Reinforcement Of Correct Deaconate Ranks

13

Comments

  • The Ecumenical Patriarch is nor referred to as "Pope".  His title is "His All-Holiness, Ecumenical Patriarch".

    The Armenians refer to their patriarch solely with the title:  "Supreme Catholicos" for Etchmiadzin and "Catholicos" for Cicilia.
  • Stavro,
    I'm sorry I forgot to mention Ethiopian Tawehdo Orthodox Church and Eritrean. Apparantly, the information online is different than what you suggested.

    Ethiopian:
    Abune Basilios ordained by Pope Cyril VI as the first Patriarch and Catholicos of the Ethiopian Church in 1959 was already Archbishop of Ethiopia since 1948 ordained by Coptic Patriarch Yusab II.
    Abune Theophilus was ordained Bishop of Harar in 1947 by Coptic Patriarch Yusab II before he became Catholicos of the Ethiopian Church in 1971. He was killed in prison in 1977.
    Abune Takla Haymanot was a monk before he was ordained patriarch but not because of Canon 15. He was ordained by a committee in 1976 formed by the Communist Derg junta who disqualified any current bishop to become the new patriarch. The Coptic Church never recognized his patriarchate.
    Abune Merkorios was ordained in 1988 but he abdicated in 1991. He is also not recognized by the Coptic Church. There is no information if he was a monk or bishop.
    Abune Paulos was ordained patriarch in 1991 and recognized by the Coptic Church. However, Abune Theophilus ordained him bishop in 1974.

    Eritrean Orthodox
    There is no bibliographical information about the three recognized Eritrean patriarch: Abune Phillipos, Abune Yakob, Abune Antonios. So I can't tell if they were bishops before ordination. There is also no information about the unrecognized Abune Dioskoros in May 2007

    Malankara Syriac Orthodox Church (Indian Orthodox)
    Baselios Mar thoma Paulose II the current patriarch was ordained patriarch in 2010 but he was already ordained bishop in 1985
    Baselios Thoma Didymos was ordained patriarch in 2005 but a bishop in August 1966 and moved to metropolitan for the Malabar Diocese on November 1966.
    All the Indian Orthodox patriarchs seem to have been bishops

    Armenian Patriarchate of Jerusalem
    Torkom Manoogian is the current patrarch. He was ordained in in 1990. Apparently, he was primate but not a bishop since 1939
    Yeghishe Derderian was patriarch from 1960-1990. He was also not a bishop.

    Armenian Patriarchate of Constantinople
    Mesrob II Mutafyan is the current patriach ordained in 1998. He was ordained  Bishop in Echmiadzin, Armenia in 1986.
    Karekin II Kazanjian was ordained patriarch in 1990. He was already Archbishop Karekin Kazancıyan since 1966

    That's all the Oriental Orthodox Churches. Nearly every single Apostolic See (Oriental and non-Oriental) has ordained their patriarchs from the bishops.

    I understand that the Coptic Church did ordain her patriarchs from priests, deacons, monks and laymen until the 113th patriarch, John 19th in 1928. I guess the dispute over ordination of patriarch from a bishop is now in it's 83rd year and still going strong. But there is strong evidence that the Apostolic Churches did not consider ordination of a patriarch from a bishopry a violation of Canon 15.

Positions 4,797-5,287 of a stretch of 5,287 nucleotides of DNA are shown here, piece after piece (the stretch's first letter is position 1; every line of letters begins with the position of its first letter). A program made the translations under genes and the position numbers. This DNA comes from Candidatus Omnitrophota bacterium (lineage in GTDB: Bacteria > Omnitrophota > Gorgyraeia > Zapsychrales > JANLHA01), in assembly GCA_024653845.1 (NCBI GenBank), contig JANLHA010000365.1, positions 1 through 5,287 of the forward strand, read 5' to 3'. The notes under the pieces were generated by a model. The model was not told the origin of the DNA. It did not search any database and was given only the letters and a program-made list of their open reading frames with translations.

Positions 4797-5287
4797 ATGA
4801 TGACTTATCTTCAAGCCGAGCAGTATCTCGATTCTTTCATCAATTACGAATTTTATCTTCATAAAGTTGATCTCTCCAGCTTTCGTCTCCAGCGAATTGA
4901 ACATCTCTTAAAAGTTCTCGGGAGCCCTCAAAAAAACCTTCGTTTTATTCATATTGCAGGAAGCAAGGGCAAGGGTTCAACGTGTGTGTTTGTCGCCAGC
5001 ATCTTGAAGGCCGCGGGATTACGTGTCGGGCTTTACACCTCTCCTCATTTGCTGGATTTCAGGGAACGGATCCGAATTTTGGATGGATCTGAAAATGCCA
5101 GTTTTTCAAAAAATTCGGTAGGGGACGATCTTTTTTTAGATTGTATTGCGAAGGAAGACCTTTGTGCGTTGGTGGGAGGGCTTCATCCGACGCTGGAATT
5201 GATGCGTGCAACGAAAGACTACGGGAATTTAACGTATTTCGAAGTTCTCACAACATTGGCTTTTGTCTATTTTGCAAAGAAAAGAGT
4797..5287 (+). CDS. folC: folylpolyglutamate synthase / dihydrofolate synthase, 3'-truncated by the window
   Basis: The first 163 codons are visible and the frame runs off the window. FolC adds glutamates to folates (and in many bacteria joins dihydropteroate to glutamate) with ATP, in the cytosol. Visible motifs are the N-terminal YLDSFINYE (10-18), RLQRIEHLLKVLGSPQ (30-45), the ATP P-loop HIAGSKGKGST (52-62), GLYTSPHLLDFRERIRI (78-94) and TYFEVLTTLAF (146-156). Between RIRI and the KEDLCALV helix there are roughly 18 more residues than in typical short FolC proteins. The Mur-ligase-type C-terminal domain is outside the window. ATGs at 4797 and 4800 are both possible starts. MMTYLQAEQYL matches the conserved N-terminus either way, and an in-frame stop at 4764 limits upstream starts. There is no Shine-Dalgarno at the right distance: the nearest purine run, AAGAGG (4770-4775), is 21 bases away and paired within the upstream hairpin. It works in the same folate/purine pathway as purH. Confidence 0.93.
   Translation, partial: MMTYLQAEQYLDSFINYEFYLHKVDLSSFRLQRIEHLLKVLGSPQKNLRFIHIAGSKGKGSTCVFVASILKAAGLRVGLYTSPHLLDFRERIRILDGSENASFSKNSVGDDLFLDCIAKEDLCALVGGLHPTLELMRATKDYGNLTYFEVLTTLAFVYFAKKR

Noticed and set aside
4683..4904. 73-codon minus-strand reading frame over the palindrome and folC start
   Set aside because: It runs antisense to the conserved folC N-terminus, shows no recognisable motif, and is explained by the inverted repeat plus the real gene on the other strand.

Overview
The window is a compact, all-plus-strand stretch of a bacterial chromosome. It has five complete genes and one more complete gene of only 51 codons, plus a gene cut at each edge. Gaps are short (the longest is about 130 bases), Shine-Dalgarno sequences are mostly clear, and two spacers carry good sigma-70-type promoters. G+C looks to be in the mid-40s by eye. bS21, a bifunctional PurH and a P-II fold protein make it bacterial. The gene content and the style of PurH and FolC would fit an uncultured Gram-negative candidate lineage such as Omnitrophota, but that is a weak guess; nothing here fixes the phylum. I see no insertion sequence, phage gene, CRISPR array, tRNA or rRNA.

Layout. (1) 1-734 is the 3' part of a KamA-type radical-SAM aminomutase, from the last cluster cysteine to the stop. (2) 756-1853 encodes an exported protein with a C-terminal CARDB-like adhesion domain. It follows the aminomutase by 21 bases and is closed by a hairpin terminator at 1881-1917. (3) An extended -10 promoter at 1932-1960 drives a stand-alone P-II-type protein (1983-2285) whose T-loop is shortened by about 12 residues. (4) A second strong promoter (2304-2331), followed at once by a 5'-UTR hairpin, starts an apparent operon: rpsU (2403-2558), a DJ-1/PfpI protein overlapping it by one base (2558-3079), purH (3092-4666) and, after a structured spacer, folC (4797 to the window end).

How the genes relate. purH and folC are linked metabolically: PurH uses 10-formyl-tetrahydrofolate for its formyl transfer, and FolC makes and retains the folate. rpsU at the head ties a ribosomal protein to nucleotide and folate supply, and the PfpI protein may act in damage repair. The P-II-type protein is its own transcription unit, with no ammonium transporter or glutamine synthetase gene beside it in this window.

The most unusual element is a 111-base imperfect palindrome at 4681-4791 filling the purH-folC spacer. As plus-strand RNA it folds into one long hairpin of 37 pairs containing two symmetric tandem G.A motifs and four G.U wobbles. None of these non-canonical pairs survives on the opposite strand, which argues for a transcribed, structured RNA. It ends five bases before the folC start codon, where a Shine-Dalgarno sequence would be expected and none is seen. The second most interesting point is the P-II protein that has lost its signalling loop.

• RO:All priests are elevated to the rank of Deacon before their ordination. Many Bishops do the ordination on separate days. However, due to the age of the Pope and therefore his intolerance for extended long services, they are ordained deacon before the liturgy, and Priest during the liturgy. Although this ordination takes place, they are supposed to spend a night as a deacon before elevation to the priesthood. I do not have the source for that, but I will look for it. In either case, the Coptic loophole is that of the Byzantines.

    This is a joke. A mere formality void of any spirituality.

    I am not familiar with the necessity of undergoing all kind of deaconship ranks before priesthood. Is there any canons that make this practice necessary?

    Till recent times, the priests usually obtained the ranks of deacons before priesthood for one reason: They were men of the church, immersed in it since their childhood and having qualified for each stage and rank on their own merit. It is only normal for a bishop to pick one of the church men, who are worshipping in Spirit and truth, for priesthood, but it seems to me it was not a requirement. It just came with the culture.

    In fact, in the story of St. Abraam Ibn Zar3ah, the 62nd Pope who oversaw the moving of the mountain of Mukatam, he was ordained Patriarch of Alexandria although he was never a deacon or priest, and never had to undergo the crush deacon course or fast-lane priesthood to be Patriarch. He was a wealthy Syrian merchant who was known for his virtues and spirituality as well as knowledge.

    We should revive the rank of full-time deacons and/or sub-deacons who are consecrated for God and paid full-time by the Church. They should satisfy the biblical and ecclesiastical requirements for deacons and tested through the period of their deaconship for a sufficient period of time before being ordained priests. This way, you eliminate surprises to a large extent.